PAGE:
New Footwear for 2010, Part 2: Trail and Multi-Sport Shoes, Miscellaneous Footwear

Top shoe companies are throwing ever more technology into their soles, lacing systems, and overall construction. Part 2 of our series on 2010 footwear looks at trail shoes (essentially below-the-heel hiking boots); multi-sport shoes, which combine features of multiple sports categories; and miscellaneous outdoor footwear like the Vibram FiveFingers line that didn't fit in other categories. 

Previously: Boots and Climbing Shoes. Coming up in Part 3: Trail Runners and Outdoor Socks.

Trail Shoes

Ahnu Sequioa Ahnu Sequoia

Women’s-specific design using Ahnu’s NPS (neutral positioning system) technology to promotes balance and performance.

Materials: Mesh and leather
Sizes: Women's 6-11 (half sizes)
Weight: 11.4 ounces per shoe
MSRP: $99.95
Available: January 2010

More in the Gear Guide

Ahnu MoragaAhnu Moraga

Ahnu NPS design with oiled Nubuck suede and moisture-wicking mesh lining to keep feet cool and comfortable.

Materials: Nubuck suede and mesh
Sizes
: Men's 7-12 (half sizes), 13, 14
Weight: 15.1 ounces per shoe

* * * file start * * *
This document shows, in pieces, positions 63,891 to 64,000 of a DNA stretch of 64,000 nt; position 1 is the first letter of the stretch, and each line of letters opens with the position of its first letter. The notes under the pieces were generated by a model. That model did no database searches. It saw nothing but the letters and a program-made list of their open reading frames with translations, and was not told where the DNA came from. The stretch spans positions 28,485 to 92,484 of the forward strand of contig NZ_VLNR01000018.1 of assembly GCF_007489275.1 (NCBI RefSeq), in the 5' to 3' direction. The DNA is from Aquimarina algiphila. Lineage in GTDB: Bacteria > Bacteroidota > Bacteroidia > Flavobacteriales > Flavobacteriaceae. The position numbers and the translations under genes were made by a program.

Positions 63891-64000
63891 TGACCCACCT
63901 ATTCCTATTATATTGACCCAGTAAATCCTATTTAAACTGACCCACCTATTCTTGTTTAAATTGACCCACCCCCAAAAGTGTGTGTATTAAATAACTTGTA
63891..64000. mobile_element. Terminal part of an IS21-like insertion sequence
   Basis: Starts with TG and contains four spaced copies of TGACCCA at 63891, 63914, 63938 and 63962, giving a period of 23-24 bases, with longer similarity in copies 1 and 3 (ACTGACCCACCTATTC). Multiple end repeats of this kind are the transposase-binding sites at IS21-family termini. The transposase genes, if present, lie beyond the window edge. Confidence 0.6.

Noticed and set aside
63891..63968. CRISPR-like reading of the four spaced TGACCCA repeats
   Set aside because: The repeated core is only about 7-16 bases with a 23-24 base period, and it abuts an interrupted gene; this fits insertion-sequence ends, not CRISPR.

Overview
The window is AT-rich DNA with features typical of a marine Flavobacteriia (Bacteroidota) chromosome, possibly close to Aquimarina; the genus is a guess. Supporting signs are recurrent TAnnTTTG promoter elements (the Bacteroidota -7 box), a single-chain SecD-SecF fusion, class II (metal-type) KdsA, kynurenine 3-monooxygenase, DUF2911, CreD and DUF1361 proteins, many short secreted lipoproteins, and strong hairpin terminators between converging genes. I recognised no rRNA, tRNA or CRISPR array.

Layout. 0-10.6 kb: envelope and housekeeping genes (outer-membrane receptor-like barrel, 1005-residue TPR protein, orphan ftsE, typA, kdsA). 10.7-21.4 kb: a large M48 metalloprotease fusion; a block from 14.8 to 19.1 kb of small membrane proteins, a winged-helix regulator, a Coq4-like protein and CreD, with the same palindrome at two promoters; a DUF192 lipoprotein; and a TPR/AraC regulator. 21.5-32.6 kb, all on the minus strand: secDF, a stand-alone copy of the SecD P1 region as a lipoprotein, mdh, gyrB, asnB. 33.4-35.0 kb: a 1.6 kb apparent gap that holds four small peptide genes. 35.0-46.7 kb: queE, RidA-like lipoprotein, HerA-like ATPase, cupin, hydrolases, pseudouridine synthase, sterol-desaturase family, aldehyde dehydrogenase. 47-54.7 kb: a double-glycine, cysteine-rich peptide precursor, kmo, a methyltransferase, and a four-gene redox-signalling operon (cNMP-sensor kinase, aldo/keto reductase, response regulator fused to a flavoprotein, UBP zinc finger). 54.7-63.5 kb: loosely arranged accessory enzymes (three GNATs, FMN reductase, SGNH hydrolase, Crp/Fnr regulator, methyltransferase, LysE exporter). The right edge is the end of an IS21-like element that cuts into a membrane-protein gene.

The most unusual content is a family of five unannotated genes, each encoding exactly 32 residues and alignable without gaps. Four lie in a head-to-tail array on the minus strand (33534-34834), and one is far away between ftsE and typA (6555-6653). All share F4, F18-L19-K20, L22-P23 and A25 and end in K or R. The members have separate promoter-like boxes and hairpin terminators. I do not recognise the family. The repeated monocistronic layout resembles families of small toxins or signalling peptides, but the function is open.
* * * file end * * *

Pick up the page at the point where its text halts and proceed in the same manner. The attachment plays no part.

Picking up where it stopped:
MSRP: $109.95
Available: January 2010

More in the Gear Guide

ECCO Fast TrailECCO Fast Trail

Fast Trail features ultra-sticky rubber bottom and a dual-density EVA midsole for traction and cushion. ECCO’s Receptor technology is designed to mimic natural foot motions.

Materials: Mesh upper
Sizes
: Euro men's 40-46
MSRP: $125
Available: Spring 2010

More in the Gear Guide

Ecco Alaska IIECCO Alaska II

Waterproof light hiker using Ecco's Receptor system. Quick-pull laces won't come untied.

Materials: Mesh and Gore-Tex
Sizes
: Euro Men's 40-46
Weight: 13 ounces per shoe
MSRP: $130
Available: Now

More in the Gear Guide

Garmont AdventureGarmont Adventure

Light hiker built on a running-shoe last with a grippy Vibram outsole.

Materials: Mesh and leather
Sizes: Men's 8-13 (half sizes), 14; Women's 5-11 (half sizes)
Weight: 13.2 ounces per shoe
MSRP: $94.95
Available: Spring 2010

More in the Gear Guide

Garmont MomentumGarmont
Momentum

Hiker vented for breathability in warm weather. Gore-Tex version will be available for those who hike in wet climes.

Materials: Mesh and leather
Sizes
: Men's 8-13 (half sizes), 14; Women's 5-11 (half sizes)
Weight: 14.1 ounces per shoe
MSRP: $99.95
Available: Spring 2010

More in the Gear Guide

Kayland CrestKayland Crest

Low-rise hiker optimized for tough terrain and backpacking. Features Kayland's Contact asymmetrical lacing system.

Materials: Water-repellent suede upper
Sizes
: Men's 8-13 (half sizes), 14; Women's 6-10 (half sizes)